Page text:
Development, validation and globalisation of a health status measure for evaluating patients with osteoarthritis

Bellamy, Nicholas (2005) Development, validation and globalisation of a health status measure for evaluating patients with osteoarthritis. DSc thesis, University of Glasgow.

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I developed a programme of research to develop, validate and globalise a valid, reliable and responsive standard of measurement (Western Ontario and McMaster Osteoarthritis Index - WOMAC Index) for osteoarthritis (OA) clinical trials. The initial phase (1982-1992) of WOMAC development involved development and validation. Specification of the item content was achieved through face-to-face interview of 100 patients with hip and/or knee OA. The resulting test index was composed of five subscales. Two independent validation studies, involving two different scaling formats, were designed and executed, one in an orthopaedic environment involving total joint arthroplasty, and the other in a rheumatology environment involving a double-blind randomised controlled clinical trial of two nonsteroidal anti-inflammatory drugs (NSAIDs). Four of the five subscales were successfully validated, of which three were retained in the final Index. The face, content and construct validity, reliability and responsiveness of the WOMAC Index were established. The end result of the aforementioned processes was the globalisation of the WOMAC Index, international consensus on core set domains for OA outcome measurement and specification of preferred measures, one of which was the WOMAC Index. Rapidly expanding utilisation of the WOMAC Index by academically-based and industry-based researchers, was shortly thereafter followed by a sharp increase in the number of studies reporting use of the WOMAC Index, such that by 1999 it was often the most commonly used health status questionnaire in osteoarthritis clinical research reported at major rheumatology conferences in Europe, N. America and Australasia. The late phase of development (2000-2005) has involved the further development of other language forms, other scaling formats, short forms and versions amenable to telephone administration and electronic data capture. This phase has also involved using WOMAC Index data to facilitate the development, by various research groups with whom I have collaborated, of definitions of responder criteria and state-attainment criteria. In particular, we have used WOMAC data, in whole or part, in the development of the following definitions of responder criteria: OARSI responder criteria, OMERACT- OARSI responder criteria, Minimum Perceptible Clinical Improvement (MPCI), Minimal Clinically Important Improvement (MCII), and in the development of the following definition of state-attainment criteria: Patient Acceptable Symptom State (PASS). The now fully developed WOMAC Index is a tri-dimensional, disease-specific, self-administered, health status measure. It probes clinically-important, patient-relevant symptoms in the areas of pain, stiffness and physical function in patients with OA of the hip and/or knee. The index consists of 24 questions (5 pain, 2 stiffness, 17 physical function) and can be completed in less than 5 minutes. It is available in Likert (WOMAC LK-series), Visual Analogue (WOMAC VA-series) and Numerical Rating (WOMAC NRS-series) scaled formats. WOMAC is valid, reliable, and sufficiently sensitive to detect clinically-important changes in health status following a variety of interventions (pharmacologic, surgical, physiotherapy, etc). It has been translated into many different languages and has been requested for use by more than 500 researchers in over 50 different countries. The WOMAC Index has become a global standard of measurement for clinical trials in hip and knee OA in rheumatology, is widely used in clinical research, and has been incorporated into several major regulatory and guidelines documents. The WOMAC Index has been important to the development of global harmonisation in outcome measurement, in formulating response and state attainment criteria, and in adjudicating the clinical benefit of new treatments for knee OA.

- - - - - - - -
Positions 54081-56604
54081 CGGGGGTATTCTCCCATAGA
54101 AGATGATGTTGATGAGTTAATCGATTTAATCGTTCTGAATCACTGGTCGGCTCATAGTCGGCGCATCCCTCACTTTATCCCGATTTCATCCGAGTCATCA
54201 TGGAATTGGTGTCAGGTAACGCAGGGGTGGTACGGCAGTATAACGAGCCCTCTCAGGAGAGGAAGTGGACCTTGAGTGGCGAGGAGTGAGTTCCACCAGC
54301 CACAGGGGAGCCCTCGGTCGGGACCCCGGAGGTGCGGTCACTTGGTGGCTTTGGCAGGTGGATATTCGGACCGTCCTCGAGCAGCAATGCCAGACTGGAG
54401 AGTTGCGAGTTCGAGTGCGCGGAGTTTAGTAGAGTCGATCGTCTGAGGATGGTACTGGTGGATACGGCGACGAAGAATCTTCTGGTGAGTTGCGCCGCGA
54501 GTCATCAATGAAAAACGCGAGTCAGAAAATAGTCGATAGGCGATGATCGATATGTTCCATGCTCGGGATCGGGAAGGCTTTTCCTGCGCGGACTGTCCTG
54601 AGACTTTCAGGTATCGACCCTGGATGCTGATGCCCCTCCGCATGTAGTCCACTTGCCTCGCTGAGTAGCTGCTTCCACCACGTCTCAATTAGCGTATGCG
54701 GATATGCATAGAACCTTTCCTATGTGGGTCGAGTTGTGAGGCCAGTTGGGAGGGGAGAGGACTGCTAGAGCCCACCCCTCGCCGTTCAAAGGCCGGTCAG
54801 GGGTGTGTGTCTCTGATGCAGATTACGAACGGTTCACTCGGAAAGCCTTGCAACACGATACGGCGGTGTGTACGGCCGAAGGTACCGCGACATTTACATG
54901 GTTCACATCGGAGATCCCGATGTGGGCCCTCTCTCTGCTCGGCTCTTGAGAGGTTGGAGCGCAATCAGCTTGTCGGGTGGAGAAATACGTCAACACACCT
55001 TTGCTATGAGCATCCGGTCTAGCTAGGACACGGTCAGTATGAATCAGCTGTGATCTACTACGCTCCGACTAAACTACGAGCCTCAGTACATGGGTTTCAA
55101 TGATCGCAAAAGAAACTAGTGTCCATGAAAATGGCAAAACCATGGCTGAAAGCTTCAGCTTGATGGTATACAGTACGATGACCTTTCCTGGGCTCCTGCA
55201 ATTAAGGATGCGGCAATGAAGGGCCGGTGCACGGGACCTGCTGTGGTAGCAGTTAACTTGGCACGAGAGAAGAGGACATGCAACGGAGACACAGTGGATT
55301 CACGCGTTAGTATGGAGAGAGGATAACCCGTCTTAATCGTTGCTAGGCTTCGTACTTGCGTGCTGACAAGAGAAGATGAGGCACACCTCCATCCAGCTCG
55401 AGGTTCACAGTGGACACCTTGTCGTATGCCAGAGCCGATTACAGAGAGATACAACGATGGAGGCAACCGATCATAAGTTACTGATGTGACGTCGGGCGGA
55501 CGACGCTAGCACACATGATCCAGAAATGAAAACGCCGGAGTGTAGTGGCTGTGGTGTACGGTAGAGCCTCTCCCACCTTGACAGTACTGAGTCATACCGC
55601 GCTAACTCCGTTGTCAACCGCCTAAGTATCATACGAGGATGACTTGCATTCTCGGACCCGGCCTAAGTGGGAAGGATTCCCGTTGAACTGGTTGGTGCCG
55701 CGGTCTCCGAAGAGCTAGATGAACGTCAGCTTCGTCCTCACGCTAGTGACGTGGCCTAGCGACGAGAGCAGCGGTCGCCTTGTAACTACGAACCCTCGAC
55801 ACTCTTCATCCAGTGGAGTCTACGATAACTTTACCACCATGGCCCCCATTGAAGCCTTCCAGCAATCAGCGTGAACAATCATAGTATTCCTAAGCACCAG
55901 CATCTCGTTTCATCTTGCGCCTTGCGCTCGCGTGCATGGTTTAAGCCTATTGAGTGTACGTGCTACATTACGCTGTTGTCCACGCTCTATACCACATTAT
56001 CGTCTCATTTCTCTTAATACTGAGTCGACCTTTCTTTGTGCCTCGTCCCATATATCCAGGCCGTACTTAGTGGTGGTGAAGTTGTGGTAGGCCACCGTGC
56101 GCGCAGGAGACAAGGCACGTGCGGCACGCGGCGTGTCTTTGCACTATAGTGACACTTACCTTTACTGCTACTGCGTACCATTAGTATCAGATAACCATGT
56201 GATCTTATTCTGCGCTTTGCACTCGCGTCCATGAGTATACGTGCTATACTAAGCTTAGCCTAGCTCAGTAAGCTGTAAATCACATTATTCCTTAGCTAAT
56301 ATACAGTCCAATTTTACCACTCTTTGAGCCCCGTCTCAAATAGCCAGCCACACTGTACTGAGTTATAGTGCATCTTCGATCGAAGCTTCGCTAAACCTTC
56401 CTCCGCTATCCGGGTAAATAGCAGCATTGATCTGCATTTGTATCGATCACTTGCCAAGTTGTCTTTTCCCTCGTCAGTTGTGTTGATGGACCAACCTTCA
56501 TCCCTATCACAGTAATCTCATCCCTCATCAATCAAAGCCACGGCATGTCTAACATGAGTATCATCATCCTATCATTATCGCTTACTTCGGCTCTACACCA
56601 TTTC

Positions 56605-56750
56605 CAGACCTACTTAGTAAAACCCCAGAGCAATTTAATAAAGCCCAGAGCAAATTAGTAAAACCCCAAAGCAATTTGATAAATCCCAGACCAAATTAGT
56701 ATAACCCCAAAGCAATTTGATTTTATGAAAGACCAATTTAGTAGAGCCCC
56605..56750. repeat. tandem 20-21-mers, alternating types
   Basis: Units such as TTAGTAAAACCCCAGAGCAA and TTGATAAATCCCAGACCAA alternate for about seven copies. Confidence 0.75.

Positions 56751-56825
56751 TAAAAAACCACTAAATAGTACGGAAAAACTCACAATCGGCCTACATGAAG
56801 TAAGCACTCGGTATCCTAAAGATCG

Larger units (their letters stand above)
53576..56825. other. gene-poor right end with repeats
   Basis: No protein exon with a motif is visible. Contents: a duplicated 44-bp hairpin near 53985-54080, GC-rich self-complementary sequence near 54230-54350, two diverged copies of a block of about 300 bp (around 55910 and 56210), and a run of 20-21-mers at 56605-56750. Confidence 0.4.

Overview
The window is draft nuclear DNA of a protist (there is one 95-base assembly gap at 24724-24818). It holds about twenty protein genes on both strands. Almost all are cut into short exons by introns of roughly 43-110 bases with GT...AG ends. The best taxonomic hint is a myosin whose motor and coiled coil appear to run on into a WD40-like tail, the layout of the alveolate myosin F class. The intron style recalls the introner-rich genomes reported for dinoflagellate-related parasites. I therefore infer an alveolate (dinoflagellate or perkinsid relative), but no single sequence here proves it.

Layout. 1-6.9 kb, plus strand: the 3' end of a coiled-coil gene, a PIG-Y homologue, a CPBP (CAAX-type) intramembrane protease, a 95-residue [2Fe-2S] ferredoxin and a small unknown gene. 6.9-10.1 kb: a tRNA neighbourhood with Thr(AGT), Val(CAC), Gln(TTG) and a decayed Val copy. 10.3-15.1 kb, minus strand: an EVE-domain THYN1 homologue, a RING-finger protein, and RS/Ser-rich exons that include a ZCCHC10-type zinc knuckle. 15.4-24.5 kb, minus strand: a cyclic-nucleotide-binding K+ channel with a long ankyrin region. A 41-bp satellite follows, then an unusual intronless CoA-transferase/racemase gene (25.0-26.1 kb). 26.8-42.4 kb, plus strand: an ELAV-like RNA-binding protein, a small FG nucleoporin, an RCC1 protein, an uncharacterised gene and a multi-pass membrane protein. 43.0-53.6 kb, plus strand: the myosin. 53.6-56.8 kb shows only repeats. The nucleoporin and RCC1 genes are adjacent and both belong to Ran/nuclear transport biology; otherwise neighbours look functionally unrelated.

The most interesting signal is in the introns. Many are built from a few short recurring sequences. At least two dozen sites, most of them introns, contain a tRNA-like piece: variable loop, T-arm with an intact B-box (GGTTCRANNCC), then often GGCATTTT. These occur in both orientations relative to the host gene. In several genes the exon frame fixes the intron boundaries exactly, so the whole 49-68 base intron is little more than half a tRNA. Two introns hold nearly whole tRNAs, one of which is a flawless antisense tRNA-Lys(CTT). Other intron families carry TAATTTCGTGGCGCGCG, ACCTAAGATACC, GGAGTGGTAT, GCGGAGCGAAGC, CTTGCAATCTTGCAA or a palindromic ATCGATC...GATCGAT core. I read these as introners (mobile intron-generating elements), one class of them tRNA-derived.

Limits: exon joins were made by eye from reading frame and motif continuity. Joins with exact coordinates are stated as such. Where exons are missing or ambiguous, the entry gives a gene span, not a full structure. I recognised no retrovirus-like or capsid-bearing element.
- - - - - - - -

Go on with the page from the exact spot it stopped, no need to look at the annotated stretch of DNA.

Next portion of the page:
Item Type: Thesis (DSc)
Qualification Level: Doctoral
Colleges/Schools: College of Medical Veterinary and Life Sciences
Supervisor's Name: supervisor, Not known
Date of Award: 2005
Depositing User: Mrs Monika Milewska-Fiertek
Unique ID: glathesis:2005-30985
Copyright: Copyright of this thesis is held by the author.
Date Deposited: 30 Oct 2018 16:03
Last Modified: 30 Aug 2021 13:29
Thesis DOI: 10.5525/gla.thesis.30985

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